About this artwork

The reception of Dürer’s The Circumcision was neither restricted to Northern Europe or the sixteenth century, as this drawing of a man holding a candlestick demonstrates. The artist shows the figure isolated against a background of partly ruined architectural features. Until now, this had been classified as an anonymous German copy after Dürer. However, has been re-identified as Neapolitan, from around 1620 - 1630, with a tentative attribution to Jusepe de Ribera. It is in the nature of a copy that the copyist has to disguise his own identity to an extent in terms of technique. However, there are parallels in Ribera’s work for the use of a broad pen and hatching. Also, the sketchy figure holding a trident on top of the column particularly resembles similar creatures in Ribera drawings.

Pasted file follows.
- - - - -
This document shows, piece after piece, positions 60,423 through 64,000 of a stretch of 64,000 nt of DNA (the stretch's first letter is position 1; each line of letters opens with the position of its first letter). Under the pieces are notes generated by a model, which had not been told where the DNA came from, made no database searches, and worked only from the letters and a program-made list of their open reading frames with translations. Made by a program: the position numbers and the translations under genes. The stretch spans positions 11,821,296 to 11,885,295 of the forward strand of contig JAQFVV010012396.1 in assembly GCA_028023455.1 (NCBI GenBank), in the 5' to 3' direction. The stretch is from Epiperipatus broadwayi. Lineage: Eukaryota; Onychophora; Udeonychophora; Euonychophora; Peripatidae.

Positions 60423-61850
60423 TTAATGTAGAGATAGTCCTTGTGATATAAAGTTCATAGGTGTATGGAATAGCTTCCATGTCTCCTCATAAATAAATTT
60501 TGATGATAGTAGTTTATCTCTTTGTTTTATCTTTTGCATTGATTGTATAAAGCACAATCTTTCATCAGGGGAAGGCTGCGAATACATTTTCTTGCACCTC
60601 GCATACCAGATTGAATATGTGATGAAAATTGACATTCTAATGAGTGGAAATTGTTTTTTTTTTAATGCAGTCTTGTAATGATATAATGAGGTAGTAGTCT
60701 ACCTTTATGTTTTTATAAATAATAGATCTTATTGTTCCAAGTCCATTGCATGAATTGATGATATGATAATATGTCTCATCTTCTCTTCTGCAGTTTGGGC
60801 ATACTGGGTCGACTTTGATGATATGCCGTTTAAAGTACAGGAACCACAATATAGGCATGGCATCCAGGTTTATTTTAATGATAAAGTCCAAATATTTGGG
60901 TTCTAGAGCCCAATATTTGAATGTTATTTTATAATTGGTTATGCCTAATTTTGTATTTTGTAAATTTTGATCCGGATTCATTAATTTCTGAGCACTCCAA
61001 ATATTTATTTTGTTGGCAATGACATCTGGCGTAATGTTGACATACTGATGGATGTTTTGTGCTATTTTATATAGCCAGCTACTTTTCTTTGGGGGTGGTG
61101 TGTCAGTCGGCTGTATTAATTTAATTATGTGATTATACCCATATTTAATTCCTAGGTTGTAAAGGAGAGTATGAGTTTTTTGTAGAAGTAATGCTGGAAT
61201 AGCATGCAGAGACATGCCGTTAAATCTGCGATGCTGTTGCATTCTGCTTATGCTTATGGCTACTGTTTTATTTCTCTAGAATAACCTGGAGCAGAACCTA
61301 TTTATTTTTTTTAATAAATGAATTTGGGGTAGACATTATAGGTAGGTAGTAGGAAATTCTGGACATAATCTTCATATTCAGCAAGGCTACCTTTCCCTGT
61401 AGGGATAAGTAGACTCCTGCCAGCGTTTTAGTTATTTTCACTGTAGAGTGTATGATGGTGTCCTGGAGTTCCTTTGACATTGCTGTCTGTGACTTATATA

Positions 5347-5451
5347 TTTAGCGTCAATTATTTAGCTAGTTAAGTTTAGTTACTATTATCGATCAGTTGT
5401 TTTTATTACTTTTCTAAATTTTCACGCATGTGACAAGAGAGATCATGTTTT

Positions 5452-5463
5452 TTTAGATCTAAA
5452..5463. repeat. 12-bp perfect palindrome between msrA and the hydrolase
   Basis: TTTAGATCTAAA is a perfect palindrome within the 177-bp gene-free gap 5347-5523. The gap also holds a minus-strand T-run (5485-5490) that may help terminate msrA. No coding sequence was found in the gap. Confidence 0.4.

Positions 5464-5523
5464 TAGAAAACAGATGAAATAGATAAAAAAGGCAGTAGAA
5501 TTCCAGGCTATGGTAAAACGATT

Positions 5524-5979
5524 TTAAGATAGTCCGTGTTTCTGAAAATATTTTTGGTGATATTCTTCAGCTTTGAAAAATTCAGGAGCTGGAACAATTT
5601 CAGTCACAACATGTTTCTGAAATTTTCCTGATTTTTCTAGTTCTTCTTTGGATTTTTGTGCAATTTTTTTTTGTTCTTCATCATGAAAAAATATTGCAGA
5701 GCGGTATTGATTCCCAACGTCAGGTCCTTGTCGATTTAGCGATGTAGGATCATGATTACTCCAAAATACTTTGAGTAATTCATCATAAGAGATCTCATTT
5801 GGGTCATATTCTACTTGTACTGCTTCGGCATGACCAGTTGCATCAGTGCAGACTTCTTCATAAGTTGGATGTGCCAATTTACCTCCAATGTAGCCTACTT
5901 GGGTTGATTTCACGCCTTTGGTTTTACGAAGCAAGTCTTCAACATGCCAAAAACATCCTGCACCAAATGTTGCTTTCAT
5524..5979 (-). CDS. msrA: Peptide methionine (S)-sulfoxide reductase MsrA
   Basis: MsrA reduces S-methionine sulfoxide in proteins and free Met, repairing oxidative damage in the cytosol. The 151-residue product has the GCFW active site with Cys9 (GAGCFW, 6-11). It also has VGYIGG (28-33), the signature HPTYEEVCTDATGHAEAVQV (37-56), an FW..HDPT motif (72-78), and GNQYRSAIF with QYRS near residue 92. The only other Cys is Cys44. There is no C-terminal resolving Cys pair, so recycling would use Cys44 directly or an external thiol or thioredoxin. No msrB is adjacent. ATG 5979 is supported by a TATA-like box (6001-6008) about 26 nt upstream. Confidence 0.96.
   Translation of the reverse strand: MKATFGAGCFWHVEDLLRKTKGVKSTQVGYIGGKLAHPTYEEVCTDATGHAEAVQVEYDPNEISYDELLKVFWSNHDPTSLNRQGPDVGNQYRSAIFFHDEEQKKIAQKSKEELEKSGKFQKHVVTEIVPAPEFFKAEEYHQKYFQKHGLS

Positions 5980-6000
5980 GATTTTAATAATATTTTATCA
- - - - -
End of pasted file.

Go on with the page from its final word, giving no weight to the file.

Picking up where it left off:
• title:
    Man Holding a Candlestick
  • accession number:
    D 1164
  • artist:
  • gallery:
  • object type:
  • materials:
    Broad reed pen and black ink on paper
  • date created:
    Unknown
  • measurements:
    42.30 x 27.80 cm
  • credit line:
    David Laing Bequest to the Royal Scottish Academy transferred 1910

Ribera, Jusepe (José) de

Ribera, Jusepe (José) de